Can mobile phones get viruses?
Mobile devices are one of the greatest conveniences of the 21st century but, as anyone familiar with security will know, convenience and security do not always go hand in hand. While they may, technically speaking, be largely resistant to viruses (malware that can replicate itself), they are very much susceptible to malware in general, as has recently been only too clearly demonstrated by the recent news about the WhatsApp vulnerability.
The WhatsApp attack – a sign of things to come?
The attack on WhatsApp saw the popular app used to take control of victims’ phones without any action whatsoever on their part. This made it very different from previous malware attacks which typically involved some element of social engineering, usually tricking a person into installing the malware and/or giving it the necessary permissions to do damage.
In the WhatsApp attack, however, all that was required was for a victim to leave a voice call unanswered. This may (or may not) be a sign that cybercriminals are going to step up their game and increase the sophistication of their attacks, but it should serve to put people in general on warning that mobile viruses should be taken very seriously.
How to prevent a virus attack
First of all, install a good anti-virus app on your mobile devices (and yes, this includes your iOS ones; much as Apple product users think they are not targeted quite so much, their mobile devices are just as susceptible as any).
Secondly, think of this anti-virus app as a partner for your common sense rather than as a replacement for it. In other words, take some time out to think about what apps you install and what permissions you give them.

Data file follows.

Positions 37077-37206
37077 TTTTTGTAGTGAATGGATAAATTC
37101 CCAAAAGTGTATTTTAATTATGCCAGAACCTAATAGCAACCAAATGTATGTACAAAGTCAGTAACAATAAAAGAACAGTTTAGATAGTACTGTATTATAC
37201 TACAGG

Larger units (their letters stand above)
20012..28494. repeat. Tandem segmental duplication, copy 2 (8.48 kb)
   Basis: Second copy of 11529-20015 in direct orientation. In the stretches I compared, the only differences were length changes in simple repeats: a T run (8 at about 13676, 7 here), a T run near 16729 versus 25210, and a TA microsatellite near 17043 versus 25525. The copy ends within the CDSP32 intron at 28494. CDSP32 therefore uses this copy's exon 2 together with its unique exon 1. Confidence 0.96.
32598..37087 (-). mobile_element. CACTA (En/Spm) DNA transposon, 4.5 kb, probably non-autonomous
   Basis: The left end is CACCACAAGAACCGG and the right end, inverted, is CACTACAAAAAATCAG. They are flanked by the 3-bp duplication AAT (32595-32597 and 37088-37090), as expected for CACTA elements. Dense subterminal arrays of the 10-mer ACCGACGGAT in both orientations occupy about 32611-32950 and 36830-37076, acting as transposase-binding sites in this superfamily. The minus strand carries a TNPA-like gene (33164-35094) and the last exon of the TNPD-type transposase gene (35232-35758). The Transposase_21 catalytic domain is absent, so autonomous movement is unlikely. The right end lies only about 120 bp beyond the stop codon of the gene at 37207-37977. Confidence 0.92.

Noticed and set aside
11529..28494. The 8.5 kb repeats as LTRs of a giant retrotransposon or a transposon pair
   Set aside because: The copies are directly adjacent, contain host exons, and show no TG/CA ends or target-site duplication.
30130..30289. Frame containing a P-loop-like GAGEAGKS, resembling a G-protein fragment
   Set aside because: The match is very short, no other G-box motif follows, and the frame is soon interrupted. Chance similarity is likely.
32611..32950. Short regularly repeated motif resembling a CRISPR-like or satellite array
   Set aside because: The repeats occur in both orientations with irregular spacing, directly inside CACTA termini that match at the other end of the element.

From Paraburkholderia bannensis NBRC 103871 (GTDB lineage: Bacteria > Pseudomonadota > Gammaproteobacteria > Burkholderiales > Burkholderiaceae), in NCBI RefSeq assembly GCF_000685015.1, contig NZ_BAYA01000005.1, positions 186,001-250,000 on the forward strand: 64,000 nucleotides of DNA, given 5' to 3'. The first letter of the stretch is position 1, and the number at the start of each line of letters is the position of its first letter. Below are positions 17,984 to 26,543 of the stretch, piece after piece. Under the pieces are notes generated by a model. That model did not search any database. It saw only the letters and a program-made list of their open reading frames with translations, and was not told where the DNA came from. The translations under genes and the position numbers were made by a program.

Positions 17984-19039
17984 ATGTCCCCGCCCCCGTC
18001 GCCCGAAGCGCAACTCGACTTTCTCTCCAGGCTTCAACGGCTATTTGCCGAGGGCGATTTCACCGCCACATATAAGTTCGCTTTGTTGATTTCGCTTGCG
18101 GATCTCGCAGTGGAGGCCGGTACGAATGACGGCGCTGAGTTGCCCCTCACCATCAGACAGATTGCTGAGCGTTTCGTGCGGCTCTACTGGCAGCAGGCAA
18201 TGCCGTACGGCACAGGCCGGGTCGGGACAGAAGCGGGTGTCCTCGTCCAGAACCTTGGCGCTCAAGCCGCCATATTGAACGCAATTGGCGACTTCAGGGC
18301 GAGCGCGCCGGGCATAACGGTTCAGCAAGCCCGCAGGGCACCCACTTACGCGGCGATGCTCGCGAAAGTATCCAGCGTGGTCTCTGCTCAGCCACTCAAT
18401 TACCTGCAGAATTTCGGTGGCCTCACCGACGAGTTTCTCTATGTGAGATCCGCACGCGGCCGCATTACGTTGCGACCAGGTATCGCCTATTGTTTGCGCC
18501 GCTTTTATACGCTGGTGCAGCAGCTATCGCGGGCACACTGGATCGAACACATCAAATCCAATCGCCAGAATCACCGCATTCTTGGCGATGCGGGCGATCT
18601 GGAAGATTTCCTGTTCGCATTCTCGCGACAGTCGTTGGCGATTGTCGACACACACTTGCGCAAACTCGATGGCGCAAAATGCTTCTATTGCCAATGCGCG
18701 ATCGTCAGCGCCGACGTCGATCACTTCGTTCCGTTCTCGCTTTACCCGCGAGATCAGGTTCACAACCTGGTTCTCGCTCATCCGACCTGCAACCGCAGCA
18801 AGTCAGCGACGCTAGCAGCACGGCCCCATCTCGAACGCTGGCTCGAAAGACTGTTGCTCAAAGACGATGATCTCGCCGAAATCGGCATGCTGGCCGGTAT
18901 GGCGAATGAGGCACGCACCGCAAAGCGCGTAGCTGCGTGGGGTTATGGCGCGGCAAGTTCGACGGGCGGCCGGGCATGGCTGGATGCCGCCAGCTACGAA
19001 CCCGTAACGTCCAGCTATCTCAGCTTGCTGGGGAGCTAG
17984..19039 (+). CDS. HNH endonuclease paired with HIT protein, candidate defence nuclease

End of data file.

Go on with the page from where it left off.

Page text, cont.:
Also, remember to keep them updated. Your anti-virus app is only as good as its latest update
How to detect a virus attack
Typically, signs that you may have been attacked by a virus include: poor battery life, high data consumption, unusual activity in your call logs, your contacts letting you know they have received unusual messages from you, invasive adverts, apps you do not recognise and general poor performance.
All these, of course, do have to be set in context, especially the point about the battery life as it can be influenced by a number of factors such as the age of your phone, the number of active apps and even the weather. So, if you only see one of these signs, treat it as a red flag rather than a siren. If you see more than one, then it’s more likely that you do have a problem.
How to deal with a virus attack
Your safest approach is to start by getting your updated anti-virus app to do a scan and resolve any issues it finds. You may well want to also undertake a factory reset and reinstall all your key apps (which might be a great opportunity to reduce the load on your phone by focusing more on the essentials).
If you feel overwhelmed by this, switch your phone into airplane mode and either hand it over to a professional or go through it yourself, looking for the likely culprit (which will probably be obvious once you start going through your list of apps). Once you’ve removed it, have an anti-virus app scan your phone just to be sure.